The Government of the United States has repeatedly asserted that the limits of territorial waters extend to three marine miles outward from the coast line. This has been asserted by our Government in making claims upon other governments. With respect to Spain's claim of jurisdiction over the waters adjacent to Cuba, Secretary Seward wrote to the Spanish minister as follows:

"It can not be admitted, nor indeed is Mr. Tassara understood to claim, that the mere assertion of a sovereign, by an act of legislation, however solemn, can have the effect to establish and fix its external maritime jurisdiction. His right to a jurisdiction of three miles is derived, not from his own decrees, but from the law of nations, and exists even though he may never have proclaimed or asserted it by any decree or declaration whatsoever. He can not, by a mere decree, extend the limit and fix it at six miles, because if he could, he could in the same manner, and upon motives of interest, ambition, or even upon caprice, fix it at ten or twenty or fifty miles, without the consent or acquiescence of other powers which have a common right with himself in the freedom of all the oceans. Such a pretension could never be successfully or rightfully maintained. . . .

"In view of the considerations and facts which have been thus presented, the undersigned is obliged to state that the Government of the United States is not prepared to admit that the jurisdiction of Spain in the waters which surround the island of Cuba lawfully and rightfully extends beyond the customary limit of three miles."

Secretary Fish, writing to the British Minister in 1875, said: "We have always understood and asserted that, pursuant to public law, no nation can rightfully claim jurisdiction at sea beyond a marine league from its coast." And Secretary Evarts, in a communication to the Minister of Spain, concerning the visitation and firing upon certain American vessels near Cuba in 1880, said: "The Government must adhere to the three-mile rule as the jurisdictional limit, and the cases of visitation without that line seem not to be excused or excusable under that rule." The general principle was thus stated by the Supreme Court of the United States in the recent case of the Cunard Steamship Company v. Mellon (262 U. S. 100, 122): "It now is settled in the United States and recognized elsewhere that the territory subject to its jurisdiction includes the land areas under its dominion and control, the ports, harbors, bays, and other inclosed arms of the sea along its coast, and a marginal belt of the sea extending from the coast line outward a marine league, or three geographic miles."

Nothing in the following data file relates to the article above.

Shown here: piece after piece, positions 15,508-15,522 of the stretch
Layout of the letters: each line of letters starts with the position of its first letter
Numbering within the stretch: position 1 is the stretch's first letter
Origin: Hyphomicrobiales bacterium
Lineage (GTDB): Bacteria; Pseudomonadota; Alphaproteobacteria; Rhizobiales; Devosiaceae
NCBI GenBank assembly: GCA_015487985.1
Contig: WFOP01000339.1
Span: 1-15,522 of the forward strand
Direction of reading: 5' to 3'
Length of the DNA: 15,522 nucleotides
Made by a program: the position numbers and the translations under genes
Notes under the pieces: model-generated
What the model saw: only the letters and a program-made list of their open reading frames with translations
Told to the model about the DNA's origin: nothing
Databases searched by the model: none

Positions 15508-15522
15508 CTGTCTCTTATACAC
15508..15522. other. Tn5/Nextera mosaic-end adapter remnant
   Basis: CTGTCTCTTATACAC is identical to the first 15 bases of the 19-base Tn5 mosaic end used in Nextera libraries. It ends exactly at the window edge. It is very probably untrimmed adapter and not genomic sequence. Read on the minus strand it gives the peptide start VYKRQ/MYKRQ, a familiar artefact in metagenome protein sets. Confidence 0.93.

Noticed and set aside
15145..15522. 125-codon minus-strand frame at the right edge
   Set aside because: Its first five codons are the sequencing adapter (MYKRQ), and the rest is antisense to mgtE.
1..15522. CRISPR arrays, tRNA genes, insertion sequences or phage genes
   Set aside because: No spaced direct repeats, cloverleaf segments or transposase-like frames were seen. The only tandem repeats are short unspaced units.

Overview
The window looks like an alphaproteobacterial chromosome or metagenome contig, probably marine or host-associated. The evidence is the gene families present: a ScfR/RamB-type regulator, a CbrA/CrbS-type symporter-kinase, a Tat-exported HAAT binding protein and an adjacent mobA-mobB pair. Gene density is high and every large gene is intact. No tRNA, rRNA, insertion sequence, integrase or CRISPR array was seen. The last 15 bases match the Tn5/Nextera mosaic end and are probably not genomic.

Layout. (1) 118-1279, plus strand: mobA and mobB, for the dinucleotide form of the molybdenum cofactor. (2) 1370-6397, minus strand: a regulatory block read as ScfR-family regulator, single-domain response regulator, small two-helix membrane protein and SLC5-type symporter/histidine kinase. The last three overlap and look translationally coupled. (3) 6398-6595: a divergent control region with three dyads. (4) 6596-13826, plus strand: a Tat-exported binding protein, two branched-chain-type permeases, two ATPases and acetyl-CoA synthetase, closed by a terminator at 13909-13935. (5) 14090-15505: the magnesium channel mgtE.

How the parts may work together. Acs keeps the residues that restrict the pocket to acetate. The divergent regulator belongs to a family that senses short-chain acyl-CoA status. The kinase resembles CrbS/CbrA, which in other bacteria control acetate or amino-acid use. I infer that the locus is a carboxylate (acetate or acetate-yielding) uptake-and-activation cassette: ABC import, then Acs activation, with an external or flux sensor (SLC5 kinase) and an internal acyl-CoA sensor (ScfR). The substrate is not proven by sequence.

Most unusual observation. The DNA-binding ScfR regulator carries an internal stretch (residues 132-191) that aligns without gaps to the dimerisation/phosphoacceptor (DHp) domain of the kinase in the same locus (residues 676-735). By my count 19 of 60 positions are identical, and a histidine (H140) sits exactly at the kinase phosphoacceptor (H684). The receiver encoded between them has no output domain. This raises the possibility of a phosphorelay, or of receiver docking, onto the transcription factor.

In the Bering Sea arbitration it was held that the United States had no jurisdiction in the Bering Sea fisheries beyond the three-mile limit and in the case of the British schooner Sayward the United States was required to compensate Great Britain for interfering with its sealing operations outside the three-mile limit. The American-British Claims Arbitration Tribunal in December, 1920, awarded damages against the United States on account of the interference by officers with the British vessel Coquitlam because of transfer of cargo off the Pacific coast outside the three-mile limit.

It is quite apparent that this Government is not in a position to maintain that its territorial waters extend beyond the three-mile limit and in order to avoid liability to other governments, it is important that in the enforcement of the laws of the United States this limit should be appropriately recognized. It does not follow, however, that this Government is entirely without power to protect itself from the abuses committed by hovering vessels. There may be such a direct connection between the operation of the vessel and the violation of the laws prescribed by the territorial sovereign as to justify seizure even outside the three-mile limit. This may be illustrated by the case of "hot pursuit" where the vessel has committed an offense against those laws within territorial waters and is caught while trying to escape. The practice which permits the following and seizure of a foreign vessel which puts to sea in order to avoid detention for violation of the laws of the State whose waters it has entered, is based on the principle of necessity for the "effective administration of justice." (Westlake, Part I, p. 177.) And this extension of the right of the territorial State was voted unanimously by the Institute of International Law in 1894.